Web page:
pneumonia-induced, unexpected death in August 21, 1921 has
caused much grief from both his friends and critics alike.
He had just turned
45 then. In 1925, a sculpture was erected and unveiled in
his honor. It stands triumphantly, intersecting
William Street and Elizabeth Street.
The Queens Gardens, where the statue is located, faced
constant embellishment from 1905 to 1962, an important
landmark in Brisbane as it
showcases Queensland's history. A square-shaped park, it
is bounded by the streets of William, Elizabeth and George
on the southwestern,
northwestern and northeastern sides. Among the
establishments that are located in Queens Gardens' territory
are the Treasure Building, the
Family Services Building and the former State Library.
The statues of Queen Victoria and Thomas James Ryan in
Queens Gardens are considered as demonstrations of their
historic and governmental association in the state. The
architecture and artifacts in the gardens have been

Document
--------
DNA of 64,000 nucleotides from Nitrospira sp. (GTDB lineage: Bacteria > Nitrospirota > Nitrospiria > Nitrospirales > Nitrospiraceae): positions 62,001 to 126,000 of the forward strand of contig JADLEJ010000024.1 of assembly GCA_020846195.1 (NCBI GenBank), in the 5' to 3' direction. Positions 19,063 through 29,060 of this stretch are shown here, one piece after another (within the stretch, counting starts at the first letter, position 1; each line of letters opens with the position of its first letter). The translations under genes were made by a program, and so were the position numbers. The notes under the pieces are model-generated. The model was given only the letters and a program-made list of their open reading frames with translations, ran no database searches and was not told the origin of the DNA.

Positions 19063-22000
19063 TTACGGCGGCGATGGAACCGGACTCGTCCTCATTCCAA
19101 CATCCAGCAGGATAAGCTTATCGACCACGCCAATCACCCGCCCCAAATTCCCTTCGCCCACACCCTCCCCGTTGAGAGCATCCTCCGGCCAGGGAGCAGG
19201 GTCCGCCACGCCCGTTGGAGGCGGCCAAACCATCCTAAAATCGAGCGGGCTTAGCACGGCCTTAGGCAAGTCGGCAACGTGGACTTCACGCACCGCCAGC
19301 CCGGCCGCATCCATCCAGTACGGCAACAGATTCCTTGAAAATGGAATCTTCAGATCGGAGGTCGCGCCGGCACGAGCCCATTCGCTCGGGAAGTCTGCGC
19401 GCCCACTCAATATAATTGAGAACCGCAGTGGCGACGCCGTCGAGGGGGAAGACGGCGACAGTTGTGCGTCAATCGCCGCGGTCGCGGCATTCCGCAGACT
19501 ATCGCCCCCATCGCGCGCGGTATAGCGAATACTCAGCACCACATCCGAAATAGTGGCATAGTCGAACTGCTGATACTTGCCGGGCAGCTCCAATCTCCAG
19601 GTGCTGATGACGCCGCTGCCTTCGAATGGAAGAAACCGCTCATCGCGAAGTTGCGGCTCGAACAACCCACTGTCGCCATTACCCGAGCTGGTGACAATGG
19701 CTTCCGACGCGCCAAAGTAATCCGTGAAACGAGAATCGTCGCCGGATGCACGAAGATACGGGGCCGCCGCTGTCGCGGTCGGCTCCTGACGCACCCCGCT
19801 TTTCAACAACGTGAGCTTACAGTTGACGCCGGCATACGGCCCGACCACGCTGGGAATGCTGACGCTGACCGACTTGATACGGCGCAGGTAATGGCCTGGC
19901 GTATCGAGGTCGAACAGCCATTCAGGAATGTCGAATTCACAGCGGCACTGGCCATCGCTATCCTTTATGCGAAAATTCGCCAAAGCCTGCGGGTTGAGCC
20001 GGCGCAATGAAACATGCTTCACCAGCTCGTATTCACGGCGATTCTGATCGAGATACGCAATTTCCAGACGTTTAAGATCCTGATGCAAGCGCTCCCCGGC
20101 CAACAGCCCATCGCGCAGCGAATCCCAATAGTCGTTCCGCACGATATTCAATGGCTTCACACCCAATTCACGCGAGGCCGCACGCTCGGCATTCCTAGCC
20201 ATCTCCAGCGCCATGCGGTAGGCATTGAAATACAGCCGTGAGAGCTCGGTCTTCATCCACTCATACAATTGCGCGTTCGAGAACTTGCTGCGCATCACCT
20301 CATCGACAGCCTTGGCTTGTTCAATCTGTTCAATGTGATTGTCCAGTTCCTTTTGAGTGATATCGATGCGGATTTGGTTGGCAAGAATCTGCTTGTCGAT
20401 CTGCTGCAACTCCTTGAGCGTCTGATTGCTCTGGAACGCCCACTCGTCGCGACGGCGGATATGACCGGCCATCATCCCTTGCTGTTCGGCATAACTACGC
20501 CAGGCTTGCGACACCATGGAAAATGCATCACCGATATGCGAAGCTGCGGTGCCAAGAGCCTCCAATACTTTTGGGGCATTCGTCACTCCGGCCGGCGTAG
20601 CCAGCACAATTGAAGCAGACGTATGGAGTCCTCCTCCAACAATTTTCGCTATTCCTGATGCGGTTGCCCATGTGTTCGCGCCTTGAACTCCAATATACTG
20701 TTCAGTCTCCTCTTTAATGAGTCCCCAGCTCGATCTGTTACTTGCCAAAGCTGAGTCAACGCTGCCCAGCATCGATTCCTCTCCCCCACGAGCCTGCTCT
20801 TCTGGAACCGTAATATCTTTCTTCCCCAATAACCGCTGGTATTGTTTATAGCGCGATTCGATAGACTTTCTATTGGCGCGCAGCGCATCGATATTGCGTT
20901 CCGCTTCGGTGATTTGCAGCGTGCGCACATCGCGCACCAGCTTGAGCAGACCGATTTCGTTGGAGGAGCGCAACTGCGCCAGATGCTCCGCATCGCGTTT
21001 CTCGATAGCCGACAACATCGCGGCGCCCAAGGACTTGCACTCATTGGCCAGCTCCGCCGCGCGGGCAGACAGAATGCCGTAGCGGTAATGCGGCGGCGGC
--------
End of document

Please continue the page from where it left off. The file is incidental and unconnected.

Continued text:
showcased as evidences of European settlement in the land,
to the vision of landscape architect Harry Oakman.
The statue was made by Australian sculptor Sir Edgar Bertram
Mackennal, who was also responsible for the panels on the
facade of Melbourne
Parliament House and the sculptures “For
she Sitteth on a Seat in the High Places of the City" and
"Diana Wounded." He also designed and produced
for the 1908 Olympic Games in London as well as the
coronation medal, postage stamps and military honors for
King George V. He was also the first Australian artist to be
knighted in 1921.
As reflected to other Mackennal's work, his Statue of Thomas
Ryan is a marvelous work of bronze and granite, standing
firmly on a sandstone base.
The sculpture doesn't focus
solely on his position as a Premier of the state, as
exemplified on the metal plaque that acknowledges his being
"Scholar - Jurist - Statesman."